It’s time for another wrap up! Throughout April, my main aim was to finish making my way through the Women’s Prize longlist, which I did, so that was exciting (even if the announced shortlist was less so)! I read 10 books in all, bringing my total for the year so far up to 42. Here are some very brief thoughts on each, with links to full reviews if you’d like to know more.
Lost Children Archive by Valeria Luiselli
[ ⭐ ⭐ ] This timely book critiques the US’s handling of migrants, by drawing parallels between past and present. I respect it for this, but thought the glut of literary references felt self-congratulatory, the characters inauthentic, and the brand of empathy somewhat clumsy.
An American Marriage by Tayari Jones
[ ⭐ ⭐ ⭐ ⭐ ] This chronicles the breakdown of a marriage, when the couple are separated by a miscarriage of justice. I wish its social and political themes had been driven home with more force, but I felt invested in the characters, and enjoyed its unbiased look at the idea of power and ownership within a relationship.
Swan Song by Kelleigh Greenberg-Jephcott
[ ⭐ ] Overly long, thematically vapid, and packed with problematic characterisation, this boring novelisation of Truman Capote’s later life was sadly not for me at all.
Freshwater by Akwaeke Emezi
[ ⭐ ⭐ ⭐ ⭐ ] A rich, layered, and thought-provoking look at the complex relationship between mind and body. Beautifully written, Freshwater draws on Igbo folklore to explore the nature of identity, and the pain of feeling disjointed from your inner self.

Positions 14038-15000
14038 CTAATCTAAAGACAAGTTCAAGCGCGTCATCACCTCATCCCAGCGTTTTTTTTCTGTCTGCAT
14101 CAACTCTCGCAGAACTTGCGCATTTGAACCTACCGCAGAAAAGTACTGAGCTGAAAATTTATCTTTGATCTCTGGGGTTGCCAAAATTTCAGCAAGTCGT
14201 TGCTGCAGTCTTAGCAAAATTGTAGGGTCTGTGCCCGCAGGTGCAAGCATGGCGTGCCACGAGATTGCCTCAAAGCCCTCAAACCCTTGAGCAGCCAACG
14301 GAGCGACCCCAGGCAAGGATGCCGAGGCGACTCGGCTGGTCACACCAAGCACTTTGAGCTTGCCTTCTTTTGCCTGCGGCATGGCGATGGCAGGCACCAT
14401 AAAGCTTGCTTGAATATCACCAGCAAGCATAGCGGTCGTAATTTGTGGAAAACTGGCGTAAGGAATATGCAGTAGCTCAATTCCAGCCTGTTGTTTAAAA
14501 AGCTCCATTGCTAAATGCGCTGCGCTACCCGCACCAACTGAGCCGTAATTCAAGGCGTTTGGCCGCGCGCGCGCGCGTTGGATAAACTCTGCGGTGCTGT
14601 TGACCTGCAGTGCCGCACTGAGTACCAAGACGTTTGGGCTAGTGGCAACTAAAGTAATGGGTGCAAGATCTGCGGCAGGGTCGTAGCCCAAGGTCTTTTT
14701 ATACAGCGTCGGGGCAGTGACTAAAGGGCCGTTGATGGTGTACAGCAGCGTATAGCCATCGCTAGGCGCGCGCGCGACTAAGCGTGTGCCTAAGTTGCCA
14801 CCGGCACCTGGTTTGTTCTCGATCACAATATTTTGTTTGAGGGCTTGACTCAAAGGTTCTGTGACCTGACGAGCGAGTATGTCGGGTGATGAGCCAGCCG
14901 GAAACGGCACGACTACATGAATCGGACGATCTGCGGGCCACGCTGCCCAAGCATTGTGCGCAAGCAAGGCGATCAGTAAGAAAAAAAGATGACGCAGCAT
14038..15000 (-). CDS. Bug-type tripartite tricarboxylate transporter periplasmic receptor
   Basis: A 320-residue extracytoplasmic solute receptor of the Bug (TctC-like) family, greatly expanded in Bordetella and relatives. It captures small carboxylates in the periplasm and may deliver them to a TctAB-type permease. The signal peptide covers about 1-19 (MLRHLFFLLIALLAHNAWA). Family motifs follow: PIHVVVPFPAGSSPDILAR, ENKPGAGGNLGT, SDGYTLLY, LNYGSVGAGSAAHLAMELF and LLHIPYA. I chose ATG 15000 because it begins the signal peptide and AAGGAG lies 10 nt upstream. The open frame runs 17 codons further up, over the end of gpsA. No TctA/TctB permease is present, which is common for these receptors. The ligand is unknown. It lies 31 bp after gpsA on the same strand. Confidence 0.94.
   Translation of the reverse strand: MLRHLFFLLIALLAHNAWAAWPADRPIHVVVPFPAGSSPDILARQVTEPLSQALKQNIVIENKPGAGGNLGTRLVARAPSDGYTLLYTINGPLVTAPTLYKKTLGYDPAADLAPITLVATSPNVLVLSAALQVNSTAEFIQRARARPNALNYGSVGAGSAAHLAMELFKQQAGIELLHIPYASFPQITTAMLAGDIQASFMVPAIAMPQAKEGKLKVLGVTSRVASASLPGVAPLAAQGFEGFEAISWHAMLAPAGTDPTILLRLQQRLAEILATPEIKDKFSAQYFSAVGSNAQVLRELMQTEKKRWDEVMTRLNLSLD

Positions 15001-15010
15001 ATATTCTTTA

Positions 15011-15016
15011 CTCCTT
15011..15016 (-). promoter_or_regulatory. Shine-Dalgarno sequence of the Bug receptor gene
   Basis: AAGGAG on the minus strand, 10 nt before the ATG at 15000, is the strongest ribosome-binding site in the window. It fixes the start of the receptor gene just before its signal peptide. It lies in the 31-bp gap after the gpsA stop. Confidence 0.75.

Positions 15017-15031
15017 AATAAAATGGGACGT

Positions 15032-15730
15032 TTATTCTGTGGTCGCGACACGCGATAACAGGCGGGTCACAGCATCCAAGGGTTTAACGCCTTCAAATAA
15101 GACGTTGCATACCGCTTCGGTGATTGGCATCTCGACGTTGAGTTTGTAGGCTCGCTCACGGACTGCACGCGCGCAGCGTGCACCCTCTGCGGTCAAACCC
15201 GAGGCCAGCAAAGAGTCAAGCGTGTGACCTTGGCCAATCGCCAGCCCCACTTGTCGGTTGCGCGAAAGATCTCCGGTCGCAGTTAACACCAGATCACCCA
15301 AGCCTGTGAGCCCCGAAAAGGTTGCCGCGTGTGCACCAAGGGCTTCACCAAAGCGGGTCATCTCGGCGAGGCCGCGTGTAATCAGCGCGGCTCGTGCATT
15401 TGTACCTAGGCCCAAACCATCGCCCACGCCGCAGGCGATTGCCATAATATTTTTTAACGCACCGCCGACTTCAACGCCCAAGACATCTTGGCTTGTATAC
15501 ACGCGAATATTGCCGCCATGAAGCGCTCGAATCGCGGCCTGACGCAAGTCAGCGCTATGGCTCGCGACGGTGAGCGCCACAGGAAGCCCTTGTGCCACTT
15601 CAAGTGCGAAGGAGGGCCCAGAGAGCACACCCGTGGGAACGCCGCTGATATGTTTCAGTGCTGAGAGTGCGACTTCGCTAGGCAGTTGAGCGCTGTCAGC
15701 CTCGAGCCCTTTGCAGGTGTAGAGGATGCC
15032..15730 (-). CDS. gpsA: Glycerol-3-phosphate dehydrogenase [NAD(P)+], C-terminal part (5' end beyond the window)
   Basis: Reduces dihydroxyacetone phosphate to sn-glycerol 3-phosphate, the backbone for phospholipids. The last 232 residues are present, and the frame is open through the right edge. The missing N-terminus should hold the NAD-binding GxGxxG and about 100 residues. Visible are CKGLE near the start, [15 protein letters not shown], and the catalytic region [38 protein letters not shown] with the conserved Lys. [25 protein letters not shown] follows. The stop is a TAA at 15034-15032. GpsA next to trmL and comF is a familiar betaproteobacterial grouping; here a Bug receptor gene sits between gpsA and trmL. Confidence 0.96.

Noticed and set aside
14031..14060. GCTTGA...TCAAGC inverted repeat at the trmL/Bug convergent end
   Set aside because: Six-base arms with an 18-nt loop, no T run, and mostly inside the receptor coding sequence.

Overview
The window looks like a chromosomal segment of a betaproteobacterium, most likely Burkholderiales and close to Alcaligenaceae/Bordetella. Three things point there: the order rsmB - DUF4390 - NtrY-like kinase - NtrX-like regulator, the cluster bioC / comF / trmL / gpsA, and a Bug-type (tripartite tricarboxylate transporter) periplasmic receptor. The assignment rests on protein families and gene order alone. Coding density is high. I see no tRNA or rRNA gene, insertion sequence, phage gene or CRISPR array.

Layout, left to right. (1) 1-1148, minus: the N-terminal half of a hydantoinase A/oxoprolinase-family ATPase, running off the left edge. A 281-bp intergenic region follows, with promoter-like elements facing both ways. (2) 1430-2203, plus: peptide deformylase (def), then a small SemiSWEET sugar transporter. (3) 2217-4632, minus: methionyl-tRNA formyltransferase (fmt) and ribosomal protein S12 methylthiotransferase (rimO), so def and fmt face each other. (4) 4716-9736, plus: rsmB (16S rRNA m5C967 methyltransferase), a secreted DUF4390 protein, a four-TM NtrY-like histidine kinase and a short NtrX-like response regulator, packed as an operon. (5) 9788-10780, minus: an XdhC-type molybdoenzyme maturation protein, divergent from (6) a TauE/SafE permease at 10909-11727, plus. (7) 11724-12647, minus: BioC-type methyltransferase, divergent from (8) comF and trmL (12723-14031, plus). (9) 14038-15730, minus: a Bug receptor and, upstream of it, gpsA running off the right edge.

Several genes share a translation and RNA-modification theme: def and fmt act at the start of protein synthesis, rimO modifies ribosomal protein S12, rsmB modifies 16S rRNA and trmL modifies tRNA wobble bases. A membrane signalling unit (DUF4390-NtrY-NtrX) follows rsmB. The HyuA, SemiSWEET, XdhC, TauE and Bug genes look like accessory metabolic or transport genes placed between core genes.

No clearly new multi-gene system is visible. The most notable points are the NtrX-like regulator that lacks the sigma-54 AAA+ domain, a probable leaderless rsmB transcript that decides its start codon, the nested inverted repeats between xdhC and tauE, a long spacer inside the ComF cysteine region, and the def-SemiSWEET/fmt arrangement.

The Silence of the Girls by Pat Barker
[ ⭐ ⭐ ⭐ ⭐ ] A retelling of the Iliad from the perspective of Briseis that adds depth and nuance to the characters, whilst capturing the brutality of war, and the lack of agency granted to women.
Number One Chinese Restaurant by Lillian Li
[ ⭐ ⭐ ⭐ ] I was pleasantly surprised by this look at a dysfunctional Chinese-American family’s various struggles with the issues of identity, lineage, and duty versus desire. It had its flaws, but there are the bare bones of a great book in here.
Remembered by Yvonne Battle-Felton
[ ⭐ ⭐ ⭐ ⭐ ] This follows several generations of an African-American family through the period of slavery and Emancipation. It’s brutal at times, but its look at the finding of family fills it with much needed hope.
A Good Man is Hard to Find by Flannery O’Connor
[ ⭐ ⭐ ⭐ ⭐ ] A short and brutal little tale that employs a wonderful sense of mounting dread, and very effective foreshadowing. The narrative packs a punch, but there are also interesting undercurrents of religion and morality to mull over.
The Sealwoman’s Gift by Sally Magnusson
[ ⭐ ⭐ ⭐ ] This look at a forgotten piece of Icelandic history explores the power of storytelling, female agency, and a clash of cultures. The settings are painted beautifully, but I felt the book suffered slightly from uneven pacing and my own admittedly high expectations.
I’m Afraid of Men by Vivek Shraya
[ ⭐ ⭐ ⭐ ⭐ ⭐ ] This memoir/essay explores the pervasive harm of living under the fear of masculine energy. Written by a trans woman of colour, it offers an insightful, perceptive, nuanced, and intersectional viewpoint, by highlighting how ingrained misogyny is in all of us, and offering hope for a better future. I adored it!
There we have it! If any of the books I mentioned caught your eye, you can find them with free shipping over on Book Depository. My favourite read in April was I’m Afraid of Men. What was yours?